The permanent transformation of forested landscapes for commodity crops currently drives more than a quarter of all global deforestation. This includes soy, palm oil, beef cattle, coffee, cocoa, sugar and other key ingredients of our increasingly simplified and highly processed diets.
The erosion of the forest frontier has also increased our exposure to infectious diseases, such as Ebola, malaria and other zoonotic diseases. Spillover incidents would be far less prevalent without human encroachment into the forest.
We need to examine our global food system: Is it doing its job, or is it contributing to forest destruction and biodiversity loss — and putting human life at risk?
What are we eating?
The food most associated with biodiversity loss also tends to also be connected to unhealthy diets across the globe. Fifty years after the Green Revolution— the transition to intensive, high yielding food production reliant on a limited number of crop and livestock species — nearly 800 million people still go to bed hungry; one in three is malnourished; and up to two billion people suffer some sort of micronutrient deficiency and associated health impacts, such as stunting or wasting.
Few viruses have generated more global response than the SARS-CoV-2 virus responsible for the current pandemic. Yet in the past 20 years, humanity has also faced SARS, MERS, H1N1, Chikungunya, Zika and numerous local outbreaks of Ebola. All of them are zoonotic diseases and at least one, Ebola, has been linked to deforestation.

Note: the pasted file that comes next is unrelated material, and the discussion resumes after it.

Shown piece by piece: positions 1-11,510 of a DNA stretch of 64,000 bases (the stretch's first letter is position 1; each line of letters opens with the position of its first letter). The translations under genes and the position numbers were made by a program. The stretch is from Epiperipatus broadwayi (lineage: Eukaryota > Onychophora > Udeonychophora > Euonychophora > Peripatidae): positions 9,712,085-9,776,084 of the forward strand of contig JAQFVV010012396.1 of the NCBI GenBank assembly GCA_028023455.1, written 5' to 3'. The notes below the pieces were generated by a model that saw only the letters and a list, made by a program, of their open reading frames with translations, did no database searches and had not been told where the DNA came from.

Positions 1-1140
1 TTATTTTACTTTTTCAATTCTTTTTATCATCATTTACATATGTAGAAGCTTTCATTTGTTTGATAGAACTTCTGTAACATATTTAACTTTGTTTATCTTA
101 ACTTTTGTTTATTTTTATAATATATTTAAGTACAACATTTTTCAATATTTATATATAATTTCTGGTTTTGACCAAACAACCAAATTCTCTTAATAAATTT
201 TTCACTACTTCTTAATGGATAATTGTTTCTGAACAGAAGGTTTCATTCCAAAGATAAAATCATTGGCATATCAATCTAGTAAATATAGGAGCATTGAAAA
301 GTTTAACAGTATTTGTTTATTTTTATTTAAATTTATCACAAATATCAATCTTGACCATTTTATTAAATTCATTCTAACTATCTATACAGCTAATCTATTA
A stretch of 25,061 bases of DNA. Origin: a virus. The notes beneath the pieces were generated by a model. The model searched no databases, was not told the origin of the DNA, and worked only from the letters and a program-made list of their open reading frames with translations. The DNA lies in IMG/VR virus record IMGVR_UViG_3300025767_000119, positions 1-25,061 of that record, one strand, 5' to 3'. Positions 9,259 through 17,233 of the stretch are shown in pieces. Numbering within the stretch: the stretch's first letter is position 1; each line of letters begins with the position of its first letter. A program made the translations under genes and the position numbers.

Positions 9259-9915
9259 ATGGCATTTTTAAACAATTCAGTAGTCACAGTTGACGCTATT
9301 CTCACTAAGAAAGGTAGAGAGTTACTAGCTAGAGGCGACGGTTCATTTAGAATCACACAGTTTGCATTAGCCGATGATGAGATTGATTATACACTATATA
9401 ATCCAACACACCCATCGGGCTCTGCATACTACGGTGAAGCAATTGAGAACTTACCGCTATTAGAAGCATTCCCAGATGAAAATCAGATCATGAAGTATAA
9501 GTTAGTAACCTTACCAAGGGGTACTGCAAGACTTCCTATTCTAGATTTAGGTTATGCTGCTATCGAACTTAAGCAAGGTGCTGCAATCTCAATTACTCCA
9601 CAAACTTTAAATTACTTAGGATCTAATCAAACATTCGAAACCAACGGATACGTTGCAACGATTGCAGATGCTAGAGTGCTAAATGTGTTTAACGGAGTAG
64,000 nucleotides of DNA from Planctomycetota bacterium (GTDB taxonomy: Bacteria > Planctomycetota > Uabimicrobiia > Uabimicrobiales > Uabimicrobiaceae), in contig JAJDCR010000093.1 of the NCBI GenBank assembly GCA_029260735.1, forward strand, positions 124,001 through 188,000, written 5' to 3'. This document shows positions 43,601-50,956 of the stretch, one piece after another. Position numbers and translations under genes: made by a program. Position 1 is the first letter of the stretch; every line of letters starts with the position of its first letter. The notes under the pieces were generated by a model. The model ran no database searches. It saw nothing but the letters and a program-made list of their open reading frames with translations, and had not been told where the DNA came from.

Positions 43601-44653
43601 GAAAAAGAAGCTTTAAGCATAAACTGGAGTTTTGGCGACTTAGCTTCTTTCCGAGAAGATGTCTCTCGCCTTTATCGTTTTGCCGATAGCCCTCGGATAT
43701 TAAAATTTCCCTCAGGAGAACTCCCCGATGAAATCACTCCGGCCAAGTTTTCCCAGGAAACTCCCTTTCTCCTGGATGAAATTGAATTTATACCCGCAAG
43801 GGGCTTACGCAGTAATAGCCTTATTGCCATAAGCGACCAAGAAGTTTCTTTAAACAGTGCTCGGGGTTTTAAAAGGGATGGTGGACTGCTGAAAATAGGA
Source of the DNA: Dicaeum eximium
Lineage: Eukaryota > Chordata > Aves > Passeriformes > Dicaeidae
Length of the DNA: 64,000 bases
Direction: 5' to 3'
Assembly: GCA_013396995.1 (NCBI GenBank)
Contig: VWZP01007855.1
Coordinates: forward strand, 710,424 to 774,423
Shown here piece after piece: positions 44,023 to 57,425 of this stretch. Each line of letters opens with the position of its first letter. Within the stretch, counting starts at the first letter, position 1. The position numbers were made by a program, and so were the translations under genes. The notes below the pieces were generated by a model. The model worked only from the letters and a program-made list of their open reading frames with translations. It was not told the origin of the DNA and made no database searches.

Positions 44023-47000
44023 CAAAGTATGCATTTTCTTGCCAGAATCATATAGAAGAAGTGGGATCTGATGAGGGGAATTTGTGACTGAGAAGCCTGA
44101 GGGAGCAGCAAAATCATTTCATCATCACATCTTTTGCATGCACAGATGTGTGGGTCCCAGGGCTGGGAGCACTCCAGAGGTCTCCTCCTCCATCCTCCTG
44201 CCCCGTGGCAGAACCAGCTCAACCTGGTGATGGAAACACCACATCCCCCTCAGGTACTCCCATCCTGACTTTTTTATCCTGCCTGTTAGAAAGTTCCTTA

Farming large numbers of genetically similar livestock along the forest frontier may provide a route for pathogens to mutate and become transmissible to humans. Forest loss and landscape change bring humans and wildlife into ever-increasing proximity, heightening the risk of an infectious disease spillover.
The pandemic is further heightening pressures on forests. Increased unemployment, poverty and food insecurity in urban areas is ,forcing internal migration, as people return to their rural homes, particularly in the tropics. This trend will no doubt increase demands on remaining forest resources for fuel wood, timber and further conversion for small-scale agriculture.
The links between zoonoses and wildlife has led to many calls during the current pandemic to ban the harvest and sale of wild meat and other forms of animal source foods. That might be too hasty a reaction: wild meat is an essential resource for millions of rural people, particularly in the absence of alternative animal food sources.
It is, however, not necessarily essential for urban dwellers who do have alternative sources of animal protein to purchase wild meat as a “luxury” item. Urban markets selling wild meat could increase the risk of zoonotic spillover but not all wet markets are the same. There are countless wet markets throughout the world that do not sell wildlife products and such markets are fundamental of hundreds of millions of people.